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Mechatronics: An opportunity for collaboration

In April I was invited to speak about Jazz, the Jazz Integration Architecture, and Open Services for Lifecycle Collaboration (OSLC) at a Mechatronics Council Workshop for the CPDA in Cincinnatti, OH.

CPDA stands for Collaborative Product Development Associates, LLC. After some research, I learned that they are focused on product lifecycle management, and that they provide research in design, engineering, and manufacturing. All of this is interesting to companies that IBM works with to help develop complex physical products that contain a growing amount of software. I meet a lot of customers in software and systems engineering, so I decided it’s always good to learn more about their Collaborative Lifecycle needs.

Every conversation at the event revolved around the need for collaboration and the need to access incredible amounts of disparate data. In this case, they needed collaboration between the engineers who design the mechanical, electrical, and software systems involved in incredibly complex systems. This data was locked away in proprietary databases housed around the world. We were talking about the data required to design and develop gadgets like cell phones, automobiles, fighter jets, and weather stations!

The underlying challenge these teams face is the same as most software developers: the need to have transparency across all of that data. You can attempt to solve this problem the old way, which is to try to bring all of that data into a single datastore so you gain control of it. Looking back now, that approach feels so silly. Can you imagine if the Internet were designed this way? So, why would we do it for systems and software development?

Alternatively, you can try to solve this problem using open standards such as REST to open the repositories that house this data to respond to URL requests. This is a fundamental premise of the Jazz Integration Architecture: Be inspired by the World Wide Web and use RESTful interfaces to access data in repositories, as if that data were a resource at the end of a URL. Next, create a set of open specifications that define the nature of that data, enabling applications to discover and interact with each other’s resources. This is the inspiration behind the OSLC initiative. Focus on addressing the needs of mechanical and electrical engineering teams in addition to software development teams. Then YOU need to encourage your vendors to implement the specifications and allow for loosely coupled, linked webs of data that the entire engineering team (mechanical, electrical, software) can navigate, query, and have the visibility into that they need. This sounds like a daunting task, but a workgroup has already begun the journey: PLM workgroup on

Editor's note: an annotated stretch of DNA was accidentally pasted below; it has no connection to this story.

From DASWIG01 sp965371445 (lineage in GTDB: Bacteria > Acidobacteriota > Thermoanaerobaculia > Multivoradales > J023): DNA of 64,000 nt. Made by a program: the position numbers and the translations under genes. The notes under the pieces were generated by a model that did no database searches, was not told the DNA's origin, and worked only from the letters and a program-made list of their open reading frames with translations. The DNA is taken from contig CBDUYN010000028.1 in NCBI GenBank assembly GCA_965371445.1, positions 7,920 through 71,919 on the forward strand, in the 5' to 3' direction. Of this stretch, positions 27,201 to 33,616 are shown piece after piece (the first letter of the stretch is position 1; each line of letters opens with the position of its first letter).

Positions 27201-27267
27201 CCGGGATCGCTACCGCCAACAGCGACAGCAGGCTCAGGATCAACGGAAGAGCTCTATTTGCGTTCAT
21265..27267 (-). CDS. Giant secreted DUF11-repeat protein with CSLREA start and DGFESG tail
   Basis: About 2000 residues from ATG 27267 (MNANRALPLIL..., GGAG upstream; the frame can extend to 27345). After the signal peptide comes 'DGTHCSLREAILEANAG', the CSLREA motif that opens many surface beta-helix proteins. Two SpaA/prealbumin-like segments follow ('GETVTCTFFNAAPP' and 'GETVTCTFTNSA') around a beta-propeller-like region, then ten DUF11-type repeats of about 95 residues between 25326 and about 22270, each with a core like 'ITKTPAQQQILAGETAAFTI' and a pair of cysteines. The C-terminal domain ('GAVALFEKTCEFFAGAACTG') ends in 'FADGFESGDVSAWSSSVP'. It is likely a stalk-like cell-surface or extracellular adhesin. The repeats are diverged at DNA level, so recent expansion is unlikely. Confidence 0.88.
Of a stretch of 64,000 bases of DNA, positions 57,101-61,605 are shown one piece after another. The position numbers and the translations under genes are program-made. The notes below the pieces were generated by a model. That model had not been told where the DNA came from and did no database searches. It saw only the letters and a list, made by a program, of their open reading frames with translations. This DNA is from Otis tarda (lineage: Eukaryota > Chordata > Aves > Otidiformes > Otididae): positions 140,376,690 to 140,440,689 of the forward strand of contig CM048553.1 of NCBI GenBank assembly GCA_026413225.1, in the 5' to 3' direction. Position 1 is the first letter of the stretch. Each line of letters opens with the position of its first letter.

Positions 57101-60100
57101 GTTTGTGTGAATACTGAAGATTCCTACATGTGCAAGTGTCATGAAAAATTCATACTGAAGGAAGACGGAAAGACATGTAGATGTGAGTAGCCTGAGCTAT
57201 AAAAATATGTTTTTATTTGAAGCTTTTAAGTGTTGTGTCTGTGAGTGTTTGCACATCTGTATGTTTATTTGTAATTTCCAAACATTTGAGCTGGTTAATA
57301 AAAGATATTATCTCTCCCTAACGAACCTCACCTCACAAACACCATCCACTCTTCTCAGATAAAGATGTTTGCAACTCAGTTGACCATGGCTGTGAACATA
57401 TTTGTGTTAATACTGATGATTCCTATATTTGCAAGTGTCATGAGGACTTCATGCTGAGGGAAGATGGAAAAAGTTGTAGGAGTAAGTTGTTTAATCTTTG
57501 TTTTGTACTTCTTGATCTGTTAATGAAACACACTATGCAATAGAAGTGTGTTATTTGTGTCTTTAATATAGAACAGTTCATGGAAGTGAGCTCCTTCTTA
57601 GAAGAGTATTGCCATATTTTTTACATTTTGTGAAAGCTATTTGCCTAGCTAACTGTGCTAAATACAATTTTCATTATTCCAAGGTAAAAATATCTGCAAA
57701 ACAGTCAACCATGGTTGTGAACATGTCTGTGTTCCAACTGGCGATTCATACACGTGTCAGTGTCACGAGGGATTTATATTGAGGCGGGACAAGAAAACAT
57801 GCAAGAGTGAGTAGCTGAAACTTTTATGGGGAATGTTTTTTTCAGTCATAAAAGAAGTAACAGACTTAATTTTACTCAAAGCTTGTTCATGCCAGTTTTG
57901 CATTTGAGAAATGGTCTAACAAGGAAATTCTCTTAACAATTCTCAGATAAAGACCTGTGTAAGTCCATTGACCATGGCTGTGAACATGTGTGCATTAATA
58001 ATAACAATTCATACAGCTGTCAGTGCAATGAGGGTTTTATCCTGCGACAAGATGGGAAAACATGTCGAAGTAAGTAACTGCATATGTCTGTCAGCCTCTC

Then came the Agile subject. Rather than assert that Agile was “the way”, I presented my dilemma about whether I should talk about this topic. As I was speaking the sentence, the mood in the room told me everything. As I told the group that I was advised not to talk Agile, their faces turned angry and heads shook aggressively, NO! Then when I explained that others advised me to talk about Agile, their frowns turned to smiles and they started nodding enthusiastically, YES. So we talked about Agile. We went back to the manifesto and to the principles of doing things incrementally and making sure the increments are right before moving on. We talked about the V-model and how you could nest agile iterations within it. That alone is worthy of it’s own blog. The group engaged in an active discussion of how they can apply this to their work. Overall it turned out to be an incredibly rewarding day of active discussion and brainstorming about a world that could be.

So, why am I blogging about this now? I was asked to relay my experience with the Mechatronics workshop because the principles of Jazz do apply in systems engineering and embedded software development. We can do better than a single, monolithic data store to store and access the project’s data.

And yes, companies who are engaged in Mechatronics are interested in best practices that can enable greater agility, responsiveness, and collaboration in their development process.

In the coming months more information related to systems and software engineering will begin appearing on provided by the team members who are dedicated to providing you with the best lifecycle integrations on the planet.

Carolyn Pampino
Collaborative Lifecycle Management Lead